Whitbread, which owns Premier Inn and Beefeater, has warned that 6,000 staff could lose their jobs.
The company blamed the cuts on a slump in hotel guest numbers since lockdown. It comes as the government’s furlough scheme, which still pays 27,000 Whitbread staff, ends next month, reports BBC.
Whitbread said hotel stays in August had halved and diner numbers fell by more than a third, though said it had been helped by the Eat Out to Help Out scheme.
The company could also be affected by new rules forcing restaurants to shut at 22:00. From Thursday, hospitality venues will have to close earlier to help curb the spread of the coronavirus.
Whitbread said it expected demand to remain lower well into 2021 and possibly 2022.
Whitbread boss Alison Brittain said the company was hoping to avoid compulsory redundancies.
She said: “With demand for travel remaining subdued, we are now having to make some very difficult decisions, and it is with great regret that today we are announcing our intention to enter into a consultation process that could result in up to 6,000 redundancies in the UK, of which it is hoped that a significant proportion can be achieved voluntarily.”
Around three quarters of Whitbread’s 35,000 staff are still paid in part through the government’s furlough scheme.
Since July, furloughed employees have been able to go back to work part-time, with the furlough scheme covering the other three days not worked. Meanwhile, employers now have to pay 10% of the wages of furloughed workers, plus their National Insurance and pension contributions.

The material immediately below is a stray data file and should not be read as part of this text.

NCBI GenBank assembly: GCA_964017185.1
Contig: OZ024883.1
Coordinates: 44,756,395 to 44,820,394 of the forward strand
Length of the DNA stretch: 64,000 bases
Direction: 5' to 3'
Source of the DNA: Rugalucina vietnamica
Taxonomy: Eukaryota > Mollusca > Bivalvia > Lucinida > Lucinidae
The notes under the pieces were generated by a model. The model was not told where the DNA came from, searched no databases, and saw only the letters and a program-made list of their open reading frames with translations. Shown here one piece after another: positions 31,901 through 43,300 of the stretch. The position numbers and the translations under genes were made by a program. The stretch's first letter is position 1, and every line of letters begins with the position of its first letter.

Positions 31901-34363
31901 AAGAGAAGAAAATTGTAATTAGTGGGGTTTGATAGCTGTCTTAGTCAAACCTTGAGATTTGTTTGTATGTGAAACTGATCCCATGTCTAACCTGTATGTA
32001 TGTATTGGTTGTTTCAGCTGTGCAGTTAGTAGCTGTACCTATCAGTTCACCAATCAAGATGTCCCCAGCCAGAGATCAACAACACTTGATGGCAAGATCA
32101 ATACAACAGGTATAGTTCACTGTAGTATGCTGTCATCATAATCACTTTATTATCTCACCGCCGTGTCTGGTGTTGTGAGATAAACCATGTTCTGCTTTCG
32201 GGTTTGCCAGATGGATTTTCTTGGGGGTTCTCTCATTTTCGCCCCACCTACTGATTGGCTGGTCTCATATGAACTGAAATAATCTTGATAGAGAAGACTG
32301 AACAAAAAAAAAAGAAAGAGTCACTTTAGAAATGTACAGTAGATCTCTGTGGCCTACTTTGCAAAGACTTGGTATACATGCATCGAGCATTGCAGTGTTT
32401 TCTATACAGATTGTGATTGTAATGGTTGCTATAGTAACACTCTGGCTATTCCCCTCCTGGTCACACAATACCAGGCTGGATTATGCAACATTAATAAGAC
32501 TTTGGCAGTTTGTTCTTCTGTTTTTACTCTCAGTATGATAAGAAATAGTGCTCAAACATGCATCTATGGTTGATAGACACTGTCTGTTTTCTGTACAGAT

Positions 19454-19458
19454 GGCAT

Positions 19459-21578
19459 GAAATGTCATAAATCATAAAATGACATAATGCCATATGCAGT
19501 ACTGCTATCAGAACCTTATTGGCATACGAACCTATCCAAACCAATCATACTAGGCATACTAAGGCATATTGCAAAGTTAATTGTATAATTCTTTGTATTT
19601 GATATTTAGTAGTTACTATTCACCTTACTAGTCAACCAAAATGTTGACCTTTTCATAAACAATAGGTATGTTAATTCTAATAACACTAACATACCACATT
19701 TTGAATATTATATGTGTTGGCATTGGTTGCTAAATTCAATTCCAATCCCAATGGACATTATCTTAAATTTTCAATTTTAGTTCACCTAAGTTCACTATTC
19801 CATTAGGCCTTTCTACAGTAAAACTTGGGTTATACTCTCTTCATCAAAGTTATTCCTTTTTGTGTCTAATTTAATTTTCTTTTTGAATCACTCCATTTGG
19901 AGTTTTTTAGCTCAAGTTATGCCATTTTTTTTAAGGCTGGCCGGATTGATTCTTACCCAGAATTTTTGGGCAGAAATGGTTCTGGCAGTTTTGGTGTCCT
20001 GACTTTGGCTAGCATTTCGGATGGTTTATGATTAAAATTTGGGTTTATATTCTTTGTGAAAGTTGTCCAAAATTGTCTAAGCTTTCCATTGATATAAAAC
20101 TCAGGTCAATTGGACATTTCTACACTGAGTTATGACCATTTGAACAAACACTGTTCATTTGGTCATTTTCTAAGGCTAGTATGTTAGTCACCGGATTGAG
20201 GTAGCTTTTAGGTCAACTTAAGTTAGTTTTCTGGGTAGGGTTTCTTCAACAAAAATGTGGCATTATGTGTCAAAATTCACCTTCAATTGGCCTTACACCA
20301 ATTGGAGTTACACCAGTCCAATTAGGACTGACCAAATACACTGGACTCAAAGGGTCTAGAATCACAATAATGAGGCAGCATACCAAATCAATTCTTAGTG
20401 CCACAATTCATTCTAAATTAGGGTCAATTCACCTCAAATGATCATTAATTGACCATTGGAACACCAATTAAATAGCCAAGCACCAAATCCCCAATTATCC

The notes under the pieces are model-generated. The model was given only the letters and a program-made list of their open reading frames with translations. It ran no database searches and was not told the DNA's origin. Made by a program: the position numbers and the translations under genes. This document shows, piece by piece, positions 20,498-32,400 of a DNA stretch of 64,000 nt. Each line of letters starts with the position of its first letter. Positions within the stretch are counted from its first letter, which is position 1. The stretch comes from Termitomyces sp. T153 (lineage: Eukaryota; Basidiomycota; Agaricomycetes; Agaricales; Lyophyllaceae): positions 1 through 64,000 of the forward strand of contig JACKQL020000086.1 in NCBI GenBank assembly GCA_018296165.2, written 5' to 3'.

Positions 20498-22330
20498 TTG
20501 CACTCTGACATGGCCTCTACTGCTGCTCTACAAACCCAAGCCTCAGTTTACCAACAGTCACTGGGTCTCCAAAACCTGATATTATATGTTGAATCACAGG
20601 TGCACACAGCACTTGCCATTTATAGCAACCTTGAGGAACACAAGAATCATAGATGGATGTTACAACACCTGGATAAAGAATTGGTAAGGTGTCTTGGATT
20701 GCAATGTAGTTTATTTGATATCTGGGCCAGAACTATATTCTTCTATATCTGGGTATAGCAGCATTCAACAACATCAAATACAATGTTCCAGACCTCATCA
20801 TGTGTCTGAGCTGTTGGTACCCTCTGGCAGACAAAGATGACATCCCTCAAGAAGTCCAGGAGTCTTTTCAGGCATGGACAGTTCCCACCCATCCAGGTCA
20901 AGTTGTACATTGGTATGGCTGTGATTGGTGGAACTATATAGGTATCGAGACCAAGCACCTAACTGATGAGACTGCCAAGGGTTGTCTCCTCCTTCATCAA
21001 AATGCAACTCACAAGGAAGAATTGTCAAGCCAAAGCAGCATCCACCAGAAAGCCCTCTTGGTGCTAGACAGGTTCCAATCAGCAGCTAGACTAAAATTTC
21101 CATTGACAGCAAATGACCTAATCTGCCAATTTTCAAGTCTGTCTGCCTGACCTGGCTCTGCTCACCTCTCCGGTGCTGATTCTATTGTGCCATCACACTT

But that comes to an end on 31 October, shortly before the Whitbread’s 45-day consultation period will be completed for workers put on notice of redundancy.
The firm said it had taken the decision in the face of subdued demand, noting that it would stop receiving help with staff wages at the end of next month.
Whitbread said it had lost more than three quarters of its sales in the first half the year when hotels and restaurants were forced to close because of the virus.
Since then it said demand for hotel rooms had been “strong” in tourist hotspots but London and other metropolitan areas had been less popular.
The expected job losses, which account for around a fifth of Whitbread’s workforce, follow cuts to the company’s head office staff, which affected around 150 people.
Shares in the company lost around 2.5% of their value shortly after markets opened in London.
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